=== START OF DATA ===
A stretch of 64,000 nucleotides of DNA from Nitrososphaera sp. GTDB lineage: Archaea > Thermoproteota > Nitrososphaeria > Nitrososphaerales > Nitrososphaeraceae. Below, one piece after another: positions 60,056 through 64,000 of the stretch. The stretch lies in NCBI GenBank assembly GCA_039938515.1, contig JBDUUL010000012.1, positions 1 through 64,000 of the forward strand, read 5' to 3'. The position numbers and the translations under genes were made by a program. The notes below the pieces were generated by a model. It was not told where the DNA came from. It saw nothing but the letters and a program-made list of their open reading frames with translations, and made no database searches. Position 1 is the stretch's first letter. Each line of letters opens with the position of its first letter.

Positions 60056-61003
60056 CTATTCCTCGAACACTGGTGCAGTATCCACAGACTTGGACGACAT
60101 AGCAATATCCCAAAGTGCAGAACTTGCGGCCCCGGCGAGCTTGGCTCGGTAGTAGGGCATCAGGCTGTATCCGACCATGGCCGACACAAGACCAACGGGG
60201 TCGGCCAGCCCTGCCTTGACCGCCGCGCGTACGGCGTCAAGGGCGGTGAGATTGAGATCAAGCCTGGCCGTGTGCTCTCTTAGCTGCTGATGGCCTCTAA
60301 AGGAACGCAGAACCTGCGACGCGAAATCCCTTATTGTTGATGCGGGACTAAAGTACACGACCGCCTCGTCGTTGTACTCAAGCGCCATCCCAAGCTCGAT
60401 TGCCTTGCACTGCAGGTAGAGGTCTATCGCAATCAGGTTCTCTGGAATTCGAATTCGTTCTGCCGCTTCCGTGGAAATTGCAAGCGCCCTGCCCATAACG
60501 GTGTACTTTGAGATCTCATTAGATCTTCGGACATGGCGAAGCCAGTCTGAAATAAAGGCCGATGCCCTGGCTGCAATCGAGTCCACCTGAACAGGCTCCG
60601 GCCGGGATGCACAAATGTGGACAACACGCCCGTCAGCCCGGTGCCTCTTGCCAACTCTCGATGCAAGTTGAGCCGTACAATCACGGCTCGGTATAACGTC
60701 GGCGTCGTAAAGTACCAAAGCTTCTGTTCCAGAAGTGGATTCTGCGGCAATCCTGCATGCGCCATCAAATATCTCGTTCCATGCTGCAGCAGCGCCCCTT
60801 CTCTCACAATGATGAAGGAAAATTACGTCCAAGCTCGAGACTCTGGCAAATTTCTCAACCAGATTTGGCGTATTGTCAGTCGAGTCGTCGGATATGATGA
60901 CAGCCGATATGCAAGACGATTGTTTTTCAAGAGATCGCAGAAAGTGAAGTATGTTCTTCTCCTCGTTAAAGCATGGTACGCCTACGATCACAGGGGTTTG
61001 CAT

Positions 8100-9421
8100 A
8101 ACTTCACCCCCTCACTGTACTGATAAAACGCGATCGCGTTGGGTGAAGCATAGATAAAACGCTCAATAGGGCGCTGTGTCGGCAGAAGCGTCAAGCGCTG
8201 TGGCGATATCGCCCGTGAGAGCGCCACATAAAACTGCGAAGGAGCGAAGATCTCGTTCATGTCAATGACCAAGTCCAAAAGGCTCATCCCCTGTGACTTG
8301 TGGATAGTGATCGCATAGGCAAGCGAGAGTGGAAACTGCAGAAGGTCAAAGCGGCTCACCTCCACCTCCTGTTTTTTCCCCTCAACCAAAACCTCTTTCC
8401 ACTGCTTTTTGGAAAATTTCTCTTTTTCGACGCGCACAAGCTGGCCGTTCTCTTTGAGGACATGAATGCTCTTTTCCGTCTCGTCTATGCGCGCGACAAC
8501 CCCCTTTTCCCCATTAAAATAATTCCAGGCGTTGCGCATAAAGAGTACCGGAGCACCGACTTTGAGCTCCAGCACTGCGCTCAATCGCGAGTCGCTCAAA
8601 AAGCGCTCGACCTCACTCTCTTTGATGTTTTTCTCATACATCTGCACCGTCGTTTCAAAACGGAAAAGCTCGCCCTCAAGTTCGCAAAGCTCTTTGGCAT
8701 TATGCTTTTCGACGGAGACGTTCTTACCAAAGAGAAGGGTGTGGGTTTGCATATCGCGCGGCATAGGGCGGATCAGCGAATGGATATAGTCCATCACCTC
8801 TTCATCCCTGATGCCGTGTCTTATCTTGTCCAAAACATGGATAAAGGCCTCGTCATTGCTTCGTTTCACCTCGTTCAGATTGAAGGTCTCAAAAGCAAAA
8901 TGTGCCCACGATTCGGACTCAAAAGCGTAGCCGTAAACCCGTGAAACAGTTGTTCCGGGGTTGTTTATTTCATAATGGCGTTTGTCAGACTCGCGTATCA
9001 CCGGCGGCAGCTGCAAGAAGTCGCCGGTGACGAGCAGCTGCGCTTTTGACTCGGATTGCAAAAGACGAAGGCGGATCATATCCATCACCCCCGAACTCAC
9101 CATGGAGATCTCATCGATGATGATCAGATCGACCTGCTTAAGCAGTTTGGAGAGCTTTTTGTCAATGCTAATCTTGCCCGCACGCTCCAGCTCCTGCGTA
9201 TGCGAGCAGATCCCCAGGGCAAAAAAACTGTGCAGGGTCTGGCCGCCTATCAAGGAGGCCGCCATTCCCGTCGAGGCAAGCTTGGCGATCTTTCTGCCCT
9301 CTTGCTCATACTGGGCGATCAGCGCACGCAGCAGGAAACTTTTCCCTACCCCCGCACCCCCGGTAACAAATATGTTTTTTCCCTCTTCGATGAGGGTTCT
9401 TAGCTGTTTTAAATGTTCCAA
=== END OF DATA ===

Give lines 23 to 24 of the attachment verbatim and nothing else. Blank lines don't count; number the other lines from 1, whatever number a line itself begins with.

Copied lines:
8801 TTCATCCCTGATGCCGTGTCTTATCTTGTCCAAAACATGGATAAAGGCCTCGTCATTGCTTCGTTTCACCTCGTTCAGATTGAAGGTCTCAAAAGCAAAA
8901 TGTGCCCACGATTCGGACTCAAAAGCGTAGCCGTAAACCCGTGAAACAGTTGTTCCGGGGTTGTTTATTTCATAATGGCGTTTGTCAGACTCGCGTATCA